(ii) "In particular, document (2) does not teach that significantly lower melting points would be achieved by adding the bicarboxylic acid. Although terpolymers disclosed in document (2) have melting points below 180 C, nothing in the description attributes the particular melting point to the bicarboxylic acid. Indeed, the melting point of the terpolymers described in document (2) could be just as likely due to the dihydroxy alkane, mixtures or [of] it with the bicarboxylic acid, or specific amounts in the examples."
6.3. From the exchange of arguments referred to in points 6.1 and 6.2 supra the following may be concluded:
6.3.1. That the obviousness objection raised by the Examining Division in its communication (cf. point 6.1 (v) supra) lacks a reasoning, namely to indicate why a modification of the hydroxyalkanoic acid polymers according to document (1) with dicarboxylic acid compounds would have been obvious in the light of document (2), which relates to hydroxyalkanoic acid polymers modified by dicarboxylic acid compounds and dihydroxyalkanes and does not foresee the possibility to omit the dihydroxyalkane moieties.
6.3.2. That the Applicant in its response to the Examining Division's communication pointed at this lacuna in the chain of arguments presented in that communication and identified the information which was missing in document (2), but which would be required in order to satisfy the obviousness objection raised by the Examining Division (cf. point 6.2 (ii) supra).
6.3.3. That only in the decision of refusal the Examining Division supplemented its reasoning with respect to the afore-mentioned lacuna by the statement quoted in points III (x) and (xi) supra, i.e. by alleging that "the skilled person knows" that in order to obtain the desired depression of the melt-processing temperature he could use any one of the two modifying moieties dibasic acid or dihydroxyalkane employed according to (2).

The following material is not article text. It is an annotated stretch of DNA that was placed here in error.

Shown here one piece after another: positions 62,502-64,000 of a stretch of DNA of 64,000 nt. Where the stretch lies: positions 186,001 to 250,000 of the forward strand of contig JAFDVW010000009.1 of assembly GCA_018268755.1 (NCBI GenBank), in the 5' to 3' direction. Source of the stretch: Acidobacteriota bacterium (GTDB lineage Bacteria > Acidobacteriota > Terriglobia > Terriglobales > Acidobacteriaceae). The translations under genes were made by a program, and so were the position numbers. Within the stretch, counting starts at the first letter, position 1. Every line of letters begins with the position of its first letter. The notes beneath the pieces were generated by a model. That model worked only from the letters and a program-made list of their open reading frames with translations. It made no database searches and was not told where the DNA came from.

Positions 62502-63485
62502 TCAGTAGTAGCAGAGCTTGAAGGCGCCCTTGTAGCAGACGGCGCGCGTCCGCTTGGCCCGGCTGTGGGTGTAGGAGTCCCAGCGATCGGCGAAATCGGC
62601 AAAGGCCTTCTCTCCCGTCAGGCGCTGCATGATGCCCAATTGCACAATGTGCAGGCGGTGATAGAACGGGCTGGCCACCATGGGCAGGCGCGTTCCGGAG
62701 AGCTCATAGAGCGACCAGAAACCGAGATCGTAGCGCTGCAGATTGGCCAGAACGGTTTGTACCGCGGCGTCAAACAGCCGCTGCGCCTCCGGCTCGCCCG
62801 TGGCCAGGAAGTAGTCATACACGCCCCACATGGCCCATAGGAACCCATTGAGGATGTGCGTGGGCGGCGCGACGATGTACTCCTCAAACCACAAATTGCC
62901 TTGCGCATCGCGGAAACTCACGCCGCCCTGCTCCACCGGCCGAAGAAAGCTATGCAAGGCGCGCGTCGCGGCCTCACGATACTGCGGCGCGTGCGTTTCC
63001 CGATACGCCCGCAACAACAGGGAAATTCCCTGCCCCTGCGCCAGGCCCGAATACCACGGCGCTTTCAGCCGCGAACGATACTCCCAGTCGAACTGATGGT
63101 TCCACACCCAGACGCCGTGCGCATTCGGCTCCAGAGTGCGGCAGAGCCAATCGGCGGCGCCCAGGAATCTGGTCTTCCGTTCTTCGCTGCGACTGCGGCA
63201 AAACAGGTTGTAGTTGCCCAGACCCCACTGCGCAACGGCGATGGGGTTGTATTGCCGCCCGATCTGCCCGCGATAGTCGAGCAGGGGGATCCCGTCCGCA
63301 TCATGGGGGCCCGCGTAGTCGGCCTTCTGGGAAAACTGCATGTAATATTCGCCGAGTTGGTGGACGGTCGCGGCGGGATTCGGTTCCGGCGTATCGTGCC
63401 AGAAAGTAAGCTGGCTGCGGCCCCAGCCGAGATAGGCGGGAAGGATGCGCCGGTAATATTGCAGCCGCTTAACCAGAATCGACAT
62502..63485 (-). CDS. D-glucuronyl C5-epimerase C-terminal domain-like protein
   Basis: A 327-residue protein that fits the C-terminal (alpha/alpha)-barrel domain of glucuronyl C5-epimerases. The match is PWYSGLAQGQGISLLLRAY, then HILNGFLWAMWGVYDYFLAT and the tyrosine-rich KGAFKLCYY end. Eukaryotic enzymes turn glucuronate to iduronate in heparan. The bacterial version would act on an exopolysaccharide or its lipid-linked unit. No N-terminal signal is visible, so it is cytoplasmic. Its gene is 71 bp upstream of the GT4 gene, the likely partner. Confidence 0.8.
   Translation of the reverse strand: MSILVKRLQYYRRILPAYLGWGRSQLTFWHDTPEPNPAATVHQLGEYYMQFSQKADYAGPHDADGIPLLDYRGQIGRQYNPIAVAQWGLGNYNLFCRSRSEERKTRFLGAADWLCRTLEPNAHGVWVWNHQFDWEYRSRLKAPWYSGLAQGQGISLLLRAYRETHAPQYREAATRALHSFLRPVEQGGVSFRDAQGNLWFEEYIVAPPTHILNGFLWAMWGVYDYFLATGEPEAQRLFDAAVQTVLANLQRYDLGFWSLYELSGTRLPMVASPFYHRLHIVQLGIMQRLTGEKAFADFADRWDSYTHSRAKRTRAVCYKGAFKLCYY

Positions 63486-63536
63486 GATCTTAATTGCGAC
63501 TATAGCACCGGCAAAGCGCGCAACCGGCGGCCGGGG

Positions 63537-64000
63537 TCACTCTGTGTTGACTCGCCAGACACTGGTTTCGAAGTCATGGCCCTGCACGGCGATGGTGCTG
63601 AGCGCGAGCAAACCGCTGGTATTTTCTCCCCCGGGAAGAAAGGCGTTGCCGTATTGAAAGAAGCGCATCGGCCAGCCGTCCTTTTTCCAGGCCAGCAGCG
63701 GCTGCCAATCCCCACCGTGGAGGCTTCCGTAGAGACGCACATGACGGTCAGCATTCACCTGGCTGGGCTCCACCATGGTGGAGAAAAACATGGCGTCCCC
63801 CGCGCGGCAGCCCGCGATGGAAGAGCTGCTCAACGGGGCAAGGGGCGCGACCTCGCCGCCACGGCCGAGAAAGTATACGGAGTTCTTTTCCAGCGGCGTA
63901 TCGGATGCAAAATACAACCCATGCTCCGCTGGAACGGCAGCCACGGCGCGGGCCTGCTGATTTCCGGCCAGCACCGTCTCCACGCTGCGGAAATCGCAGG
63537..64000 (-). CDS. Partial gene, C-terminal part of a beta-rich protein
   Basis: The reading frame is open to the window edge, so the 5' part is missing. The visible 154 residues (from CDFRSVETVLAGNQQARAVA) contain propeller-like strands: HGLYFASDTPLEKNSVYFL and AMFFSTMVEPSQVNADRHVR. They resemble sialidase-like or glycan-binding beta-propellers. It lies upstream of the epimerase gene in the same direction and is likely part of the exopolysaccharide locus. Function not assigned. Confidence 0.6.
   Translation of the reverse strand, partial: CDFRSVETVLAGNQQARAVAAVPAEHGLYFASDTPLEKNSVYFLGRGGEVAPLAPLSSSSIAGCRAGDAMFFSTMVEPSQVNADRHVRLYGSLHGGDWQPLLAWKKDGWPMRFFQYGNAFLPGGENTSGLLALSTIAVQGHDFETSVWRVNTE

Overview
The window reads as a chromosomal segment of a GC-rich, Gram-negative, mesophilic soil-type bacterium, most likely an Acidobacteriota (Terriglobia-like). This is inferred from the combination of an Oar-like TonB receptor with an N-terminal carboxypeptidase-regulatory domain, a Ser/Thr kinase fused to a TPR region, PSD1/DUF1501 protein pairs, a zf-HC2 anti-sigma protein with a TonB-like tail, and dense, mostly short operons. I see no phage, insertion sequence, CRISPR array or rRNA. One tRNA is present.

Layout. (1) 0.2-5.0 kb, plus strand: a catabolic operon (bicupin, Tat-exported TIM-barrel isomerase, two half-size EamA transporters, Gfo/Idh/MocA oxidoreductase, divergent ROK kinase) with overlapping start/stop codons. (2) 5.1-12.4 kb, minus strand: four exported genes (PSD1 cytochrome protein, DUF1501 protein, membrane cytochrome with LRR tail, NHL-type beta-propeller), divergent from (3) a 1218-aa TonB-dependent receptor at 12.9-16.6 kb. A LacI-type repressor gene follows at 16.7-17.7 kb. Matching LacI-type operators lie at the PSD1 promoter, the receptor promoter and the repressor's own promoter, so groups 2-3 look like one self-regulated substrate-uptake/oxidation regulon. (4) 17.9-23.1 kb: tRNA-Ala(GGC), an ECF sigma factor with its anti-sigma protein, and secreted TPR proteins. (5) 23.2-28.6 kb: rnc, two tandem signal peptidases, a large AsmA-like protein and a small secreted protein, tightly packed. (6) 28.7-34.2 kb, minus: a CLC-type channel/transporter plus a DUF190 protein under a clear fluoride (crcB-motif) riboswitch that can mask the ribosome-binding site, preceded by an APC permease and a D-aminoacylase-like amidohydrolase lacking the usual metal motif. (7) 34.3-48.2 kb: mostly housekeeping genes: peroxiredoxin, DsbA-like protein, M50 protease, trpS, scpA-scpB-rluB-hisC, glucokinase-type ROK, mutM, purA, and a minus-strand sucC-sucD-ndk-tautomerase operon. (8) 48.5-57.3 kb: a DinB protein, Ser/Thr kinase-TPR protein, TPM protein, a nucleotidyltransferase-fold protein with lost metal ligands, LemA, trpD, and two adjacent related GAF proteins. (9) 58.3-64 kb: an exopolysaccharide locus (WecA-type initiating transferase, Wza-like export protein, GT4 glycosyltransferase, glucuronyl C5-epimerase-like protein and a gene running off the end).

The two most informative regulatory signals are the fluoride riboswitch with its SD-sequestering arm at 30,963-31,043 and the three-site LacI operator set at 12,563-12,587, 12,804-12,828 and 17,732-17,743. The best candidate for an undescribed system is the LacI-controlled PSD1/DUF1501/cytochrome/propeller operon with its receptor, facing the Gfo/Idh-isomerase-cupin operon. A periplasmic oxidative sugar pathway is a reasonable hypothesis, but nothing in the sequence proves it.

7. This conduct of the Examining Division deprived the Applicant of its legitimate right according to Article 113(1) EPC to comment on the most decisive issue at stake in this case before being confronted with the decision of refusal.
8. The Examining Division's failure to give the Applicant an opportunity to comment on the crucial argument of its reasoning of obviousness (cf. points III (x) and (xi), 3 (iii) and 5.2 (ii) supra) cannot be explained by assuming that the conclusion drawn therefrom, i.e. that the introduction of polycarboxylic moieties into the polymers according to (1) was obvious, was already implicitly contained in the Examining Division's communication (cf. point 5.1 (v) supra). Rather, a conclusion without any reasoning is per se inconclusive and cannot form the basis of a valid decision.
9. It can also not be validly argued that the obviousness conclusion raised in the Examining Division's communication (cf. point 6.1 supra) was "self-explanatory" or that the reasoning supplemented in the decision under appeal (cf. point III (x) and (xi)) was "trivial" and that, therefore, said decision would not contravene Article 113(1) EPC, because neither is the supplemented reasoning foreshadowed in said communication, nor does it belong to generally accepted and uncontestable chemical principles.
10. Nor can the later supplementing of a reasoning be considered to be within the realm of a "matter of judgement" (cf. T 568/89 of 10 January 1990, not published in the OJ EPO, Reasons point 5), because a missing reasoning cannot be equated with a wrong judgment.
11. The decision under appeal, therefore, contravenes the requirement of Article 113(1) EPC. This amounts to a substantial procedural violation and requires the reimbursement of the appeal fee pursuant to Rule 67 EPC, although this was not requested by the Appellant (J 7/82, OJ EPO 1982, 391).
The Board notes that this finding is not motivated by the fact that the decision of refusal was preceded by only one communication, but rather by the incomplete reasoning therein and the presentation of a proper reasoning only with the decision of refusal.
For these reasons it is decided that:
1. The decision under appeal is set aside.
2. The reimbursement of the appeal fee is ordered.
3. The case is remitted to the Examining Division for further prosecution.